Getting Started with Security in IoT

IoT Security Cheat Sheet Overview

When building out our product there were a number of things on the security side I wished we would have known upfront so we didn’t have to circle back and change a lot later during development. If only there was a master cheat sheet to work off which would both help in focusing our team on biggest impact while also helping prep us for requirements from third parties.

Planning – Threat Modeling

Planning is a good time to do threat modeling as well

Threat modeling, while not coding, ties very closely to the development architecture / build process. OWASP Threat Modeling is a great reference on this, but for brevity here are the main areas from a high level.

  • Creating Use Cases for the Application
  • Determine and Rank Threats
  • Determine Counter Measures and Mitigation

USE CASES FOR THE APPLICATION

The easiest way to do this is to create flow diagrams around specific use cases. Keep track of data and users (internal and external). In addition to that look at the infrastructure that your system sits on or relies upon.

  • How does data flow from system to system?
  • How do users interact with your system?
  • How do users install and maintain the physical device?
  • How do you store data?
  • What users share infrastructure with the service?

Ex. Case

Your customer has a lighting system they want to install and monitor. The IoT gateway device sits on the same network as the corporate network but the network requires a login. So you are going to have a temporary application that will run to help setup the service.

This type of scenario brings up state of the device and application during setup. How does your customer trigger setup? What happens if setup is partially complete? Is the device accessible by other services such as the lighting or is it one way communication?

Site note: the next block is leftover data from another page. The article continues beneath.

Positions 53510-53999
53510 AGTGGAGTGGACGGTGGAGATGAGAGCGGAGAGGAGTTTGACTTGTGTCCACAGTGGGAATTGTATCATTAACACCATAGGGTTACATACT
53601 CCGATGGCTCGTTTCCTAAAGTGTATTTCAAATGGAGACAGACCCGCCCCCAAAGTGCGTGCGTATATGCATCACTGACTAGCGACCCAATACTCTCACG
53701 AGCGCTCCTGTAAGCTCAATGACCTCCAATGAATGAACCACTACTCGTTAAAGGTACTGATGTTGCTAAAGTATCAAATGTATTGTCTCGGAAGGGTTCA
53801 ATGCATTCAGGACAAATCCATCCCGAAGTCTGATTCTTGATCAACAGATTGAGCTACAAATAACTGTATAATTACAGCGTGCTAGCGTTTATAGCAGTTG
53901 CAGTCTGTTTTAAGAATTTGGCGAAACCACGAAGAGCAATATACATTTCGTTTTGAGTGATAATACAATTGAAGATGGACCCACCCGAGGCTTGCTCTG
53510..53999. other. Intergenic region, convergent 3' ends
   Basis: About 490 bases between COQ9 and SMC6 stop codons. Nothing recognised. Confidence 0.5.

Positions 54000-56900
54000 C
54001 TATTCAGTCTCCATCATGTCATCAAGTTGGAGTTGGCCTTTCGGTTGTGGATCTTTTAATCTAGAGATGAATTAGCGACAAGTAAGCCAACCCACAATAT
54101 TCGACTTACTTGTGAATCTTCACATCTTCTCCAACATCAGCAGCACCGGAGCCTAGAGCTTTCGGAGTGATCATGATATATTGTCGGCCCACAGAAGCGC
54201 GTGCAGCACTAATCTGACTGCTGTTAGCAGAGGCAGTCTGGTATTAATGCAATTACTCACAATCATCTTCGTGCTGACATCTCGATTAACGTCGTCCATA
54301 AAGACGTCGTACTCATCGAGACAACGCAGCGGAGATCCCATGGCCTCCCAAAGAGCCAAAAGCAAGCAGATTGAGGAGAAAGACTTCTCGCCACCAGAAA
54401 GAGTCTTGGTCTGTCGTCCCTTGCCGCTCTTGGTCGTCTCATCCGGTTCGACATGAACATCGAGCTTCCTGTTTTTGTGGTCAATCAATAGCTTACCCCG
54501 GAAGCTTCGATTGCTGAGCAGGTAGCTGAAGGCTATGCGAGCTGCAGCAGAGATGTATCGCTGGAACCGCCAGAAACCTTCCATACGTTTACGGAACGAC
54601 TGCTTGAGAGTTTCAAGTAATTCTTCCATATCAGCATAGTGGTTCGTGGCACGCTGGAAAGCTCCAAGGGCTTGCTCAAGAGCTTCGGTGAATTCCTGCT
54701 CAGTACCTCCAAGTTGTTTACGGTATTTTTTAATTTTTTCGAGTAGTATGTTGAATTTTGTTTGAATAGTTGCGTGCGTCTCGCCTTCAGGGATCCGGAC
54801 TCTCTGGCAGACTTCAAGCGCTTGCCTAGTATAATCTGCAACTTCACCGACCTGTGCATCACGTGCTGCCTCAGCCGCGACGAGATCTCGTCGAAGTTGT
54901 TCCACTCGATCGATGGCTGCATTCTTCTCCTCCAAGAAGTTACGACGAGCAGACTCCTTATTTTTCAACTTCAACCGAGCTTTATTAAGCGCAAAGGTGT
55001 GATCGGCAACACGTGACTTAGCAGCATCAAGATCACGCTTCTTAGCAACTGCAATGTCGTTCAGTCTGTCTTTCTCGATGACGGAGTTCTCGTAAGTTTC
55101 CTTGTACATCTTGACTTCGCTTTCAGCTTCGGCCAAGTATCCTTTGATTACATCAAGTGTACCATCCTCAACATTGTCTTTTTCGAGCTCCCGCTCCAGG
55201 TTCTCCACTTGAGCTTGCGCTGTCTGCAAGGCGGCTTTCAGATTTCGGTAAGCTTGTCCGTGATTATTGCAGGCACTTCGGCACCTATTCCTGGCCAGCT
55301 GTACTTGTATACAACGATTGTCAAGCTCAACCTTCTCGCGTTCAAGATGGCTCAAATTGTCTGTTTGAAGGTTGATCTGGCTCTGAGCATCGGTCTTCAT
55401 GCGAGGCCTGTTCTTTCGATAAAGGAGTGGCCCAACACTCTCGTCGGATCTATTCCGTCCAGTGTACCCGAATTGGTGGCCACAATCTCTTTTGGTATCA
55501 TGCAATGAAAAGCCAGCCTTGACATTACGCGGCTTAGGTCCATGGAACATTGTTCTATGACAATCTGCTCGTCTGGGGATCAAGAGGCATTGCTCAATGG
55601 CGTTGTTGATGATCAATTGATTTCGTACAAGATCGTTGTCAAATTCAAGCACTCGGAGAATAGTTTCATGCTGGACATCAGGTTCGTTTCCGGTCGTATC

Pro Tip

I would have someone build this in a google doc or with a diagram builder while your having the conversation. It will feel slower when you’re working on it, but you wont recreate work where someone takes a photo of a white board and then try’s to recreate it. Here is a sample diagram you can copy

DETERMINING AND RANKING THREATS

If it’s out there someone will mess with it.

 Courtesy xckd

Courtesy xckd

It can be a prank by a college student to mess with your AV equipmentcould be a bot net created to take down Minecraft servers. Often times many of the threats to you system will not come from super advanced hackers.

One University we spoke with had their BAS system taken down by a student who accidentally created a denial of service attack when he was scanning network traffic. The BAS system hadn’t been isolated and piggy backed on the VPN used for students.

At BuildPulse we had the case of the vanishing box. One of our devices was in a secure IT area up and disappeared. It randomly returned after a few months.

Ex. Stack Ranking

If we take the setup example again. How often does it occur, from the total lifetime of the device its very minimal. So probability of security issues in this stage are low as most attackers need more time with a system.

If you want an example list you can use this one for an example of stack ranking security threats in your IoT Instance

Pro Tip

Separating core services make it easier to control this. Separate API, FrontEnd, Device Management, and Devices into their own sections. No need to get crazy with a million micro-services, but separating these will save you scaling and security problems down the road.

DETERMINE COUNTER MEASURES AND MITIGATION

Start by assuming your systems will be compromised.

Things that make rapid development and deployment simple also make security difficult. An open system anyone can use vs. a very restricted system that requires hurdles to jump through.

  • If one physical device is compromised what happens?
  • If your API is compromised?
  • What if a users password is compromised?
  • What happens if your developers system is compromised?

Compartments are not enough, the Titanic had 16 and still went down. Part of that was the speed at which they were traveling knowing there were icebergs.

Pro Tip

Customers appreciate rapid response. For example, if a device is hacked, how can you isolate it and get a new device to the customer as quickly as possible?

Whats next, as more topics below this are flushed out I will update this page to link into them. I am going to break examples out into three areas.

  • Device Security
  • API Security
  • FrontEnd / User Management Security
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